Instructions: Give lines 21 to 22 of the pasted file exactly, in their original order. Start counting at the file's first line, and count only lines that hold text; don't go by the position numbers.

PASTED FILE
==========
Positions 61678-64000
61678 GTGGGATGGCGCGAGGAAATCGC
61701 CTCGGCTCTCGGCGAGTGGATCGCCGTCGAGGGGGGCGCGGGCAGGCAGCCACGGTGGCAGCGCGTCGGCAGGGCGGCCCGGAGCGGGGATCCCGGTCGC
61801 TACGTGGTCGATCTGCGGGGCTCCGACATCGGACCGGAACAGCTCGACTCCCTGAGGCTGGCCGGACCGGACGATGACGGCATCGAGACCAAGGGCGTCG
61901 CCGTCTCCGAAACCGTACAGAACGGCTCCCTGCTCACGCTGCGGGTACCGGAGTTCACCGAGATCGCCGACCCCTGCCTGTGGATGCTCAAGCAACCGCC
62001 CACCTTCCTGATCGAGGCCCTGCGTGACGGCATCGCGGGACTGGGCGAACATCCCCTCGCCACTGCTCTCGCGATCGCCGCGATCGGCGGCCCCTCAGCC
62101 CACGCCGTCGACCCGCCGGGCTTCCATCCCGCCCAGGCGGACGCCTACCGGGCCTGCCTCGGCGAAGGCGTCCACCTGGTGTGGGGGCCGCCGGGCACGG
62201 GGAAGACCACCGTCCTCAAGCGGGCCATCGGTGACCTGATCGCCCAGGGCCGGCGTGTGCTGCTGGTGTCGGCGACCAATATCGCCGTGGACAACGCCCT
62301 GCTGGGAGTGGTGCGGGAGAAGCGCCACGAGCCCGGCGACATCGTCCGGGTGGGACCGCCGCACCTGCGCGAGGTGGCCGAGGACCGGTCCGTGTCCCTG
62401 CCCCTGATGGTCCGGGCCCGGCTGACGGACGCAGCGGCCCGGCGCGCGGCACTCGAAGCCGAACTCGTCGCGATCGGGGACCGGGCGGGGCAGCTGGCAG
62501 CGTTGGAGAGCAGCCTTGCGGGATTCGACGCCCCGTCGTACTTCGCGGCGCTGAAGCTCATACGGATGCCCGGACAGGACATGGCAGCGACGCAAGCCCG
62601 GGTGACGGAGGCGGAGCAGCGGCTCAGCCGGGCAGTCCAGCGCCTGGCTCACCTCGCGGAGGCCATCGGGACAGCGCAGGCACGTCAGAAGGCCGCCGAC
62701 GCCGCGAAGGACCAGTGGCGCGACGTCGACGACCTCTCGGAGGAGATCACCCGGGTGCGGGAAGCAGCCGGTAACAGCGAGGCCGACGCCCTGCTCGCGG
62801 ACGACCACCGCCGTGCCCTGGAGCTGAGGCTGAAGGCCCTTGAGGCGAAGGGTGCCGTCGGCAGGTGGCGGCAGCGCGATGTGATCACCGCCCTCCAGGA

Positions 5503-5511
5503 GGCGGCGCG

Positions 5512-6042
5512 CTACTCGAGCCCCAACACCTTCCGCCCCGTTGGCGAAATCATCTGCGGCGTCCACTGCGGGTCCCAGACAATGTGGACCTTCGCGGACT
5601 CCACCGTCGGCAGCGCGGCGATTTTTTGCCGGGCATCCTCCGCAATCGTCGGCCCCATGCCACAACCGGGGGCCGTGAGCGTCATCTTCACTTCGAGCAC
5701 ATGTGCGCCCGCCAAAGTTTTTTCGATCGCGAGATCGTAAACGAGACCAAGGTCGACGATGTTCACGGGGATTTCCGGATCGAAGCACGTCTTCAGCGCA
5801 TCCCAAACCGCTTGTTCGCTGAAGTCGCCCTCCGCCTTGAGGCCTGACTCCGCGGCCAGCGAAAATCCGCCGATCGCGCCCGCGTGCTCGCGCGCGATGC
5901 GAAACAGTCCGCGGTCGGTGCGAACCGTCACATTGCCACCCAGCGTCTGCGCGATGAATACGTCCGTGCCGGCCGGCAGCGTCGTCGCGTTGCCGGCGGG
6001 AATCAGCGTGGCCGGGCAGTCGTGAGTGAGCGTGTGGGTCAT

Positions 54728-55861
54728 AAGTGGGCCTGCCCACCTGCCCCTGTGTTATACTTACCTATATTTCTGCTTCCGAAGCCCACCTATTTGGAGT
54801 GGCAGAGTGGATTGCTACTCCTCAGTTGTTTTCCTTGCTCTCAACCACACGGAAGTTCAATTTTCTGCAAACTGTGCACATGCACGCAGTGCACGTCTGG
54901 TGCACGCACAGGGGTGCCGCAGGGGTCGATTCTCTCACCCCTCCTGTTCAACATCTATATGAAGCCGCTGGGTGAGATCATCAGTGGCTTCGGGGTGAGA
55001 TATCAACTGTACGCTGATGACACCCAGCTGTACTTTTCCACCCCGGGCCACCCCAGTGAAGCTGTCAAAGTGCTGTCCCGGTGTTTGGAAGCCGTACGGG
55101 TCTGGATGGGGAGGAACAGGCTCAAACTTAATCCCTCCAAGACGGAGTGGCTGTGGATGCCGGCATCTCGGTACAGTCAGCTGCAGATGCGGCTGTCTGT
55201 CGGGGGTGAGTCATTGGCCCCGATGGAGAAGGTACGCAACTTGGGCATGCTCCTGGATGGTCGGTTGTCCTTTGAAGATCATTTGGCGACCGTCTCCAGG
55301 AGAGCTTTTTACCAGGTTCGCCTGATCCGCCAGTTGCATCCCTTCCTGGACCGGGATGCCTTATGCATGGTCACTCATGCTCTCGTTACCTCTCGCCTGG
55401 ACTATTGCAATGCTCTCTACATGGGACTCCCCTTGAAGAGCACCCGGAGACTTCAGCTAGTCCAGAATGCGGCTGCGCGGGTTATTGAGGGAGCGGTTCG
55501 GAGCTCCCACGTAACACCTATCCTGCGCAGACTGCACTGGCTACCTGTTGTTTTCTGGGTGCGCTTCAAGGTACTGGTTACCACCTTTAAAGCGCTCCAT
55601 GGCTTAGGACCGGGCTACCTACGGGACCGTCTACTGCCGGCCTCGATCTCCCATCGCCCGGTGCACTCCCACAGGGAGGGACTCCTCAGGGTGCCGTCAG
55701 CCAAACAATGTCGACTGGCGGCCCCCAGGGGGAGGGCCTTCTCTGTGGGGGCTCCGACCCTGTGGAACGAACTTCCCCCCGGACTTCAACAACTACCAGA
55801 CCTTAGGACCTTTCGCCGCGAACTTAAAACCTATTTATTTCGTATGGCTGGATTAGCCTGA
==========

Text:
5801 TCCCAAACCGCTTGTTCGCTGAAGTCGCCCTCCGCCTTGAGGCCTGACTCCGCGGCCAGCGAAAATCCGCCGATCGCGCCCGCGTGCTCGCGCGCGATGC
5901 GAAACAGTCCGCGGTCGGTGCGAACCGTCACATTGCCACCCAGCGTCTGCGCGATGAATACGTCCGTGCCGGCCGGCAGCGTCGTCGCGTTGCCGGCGGG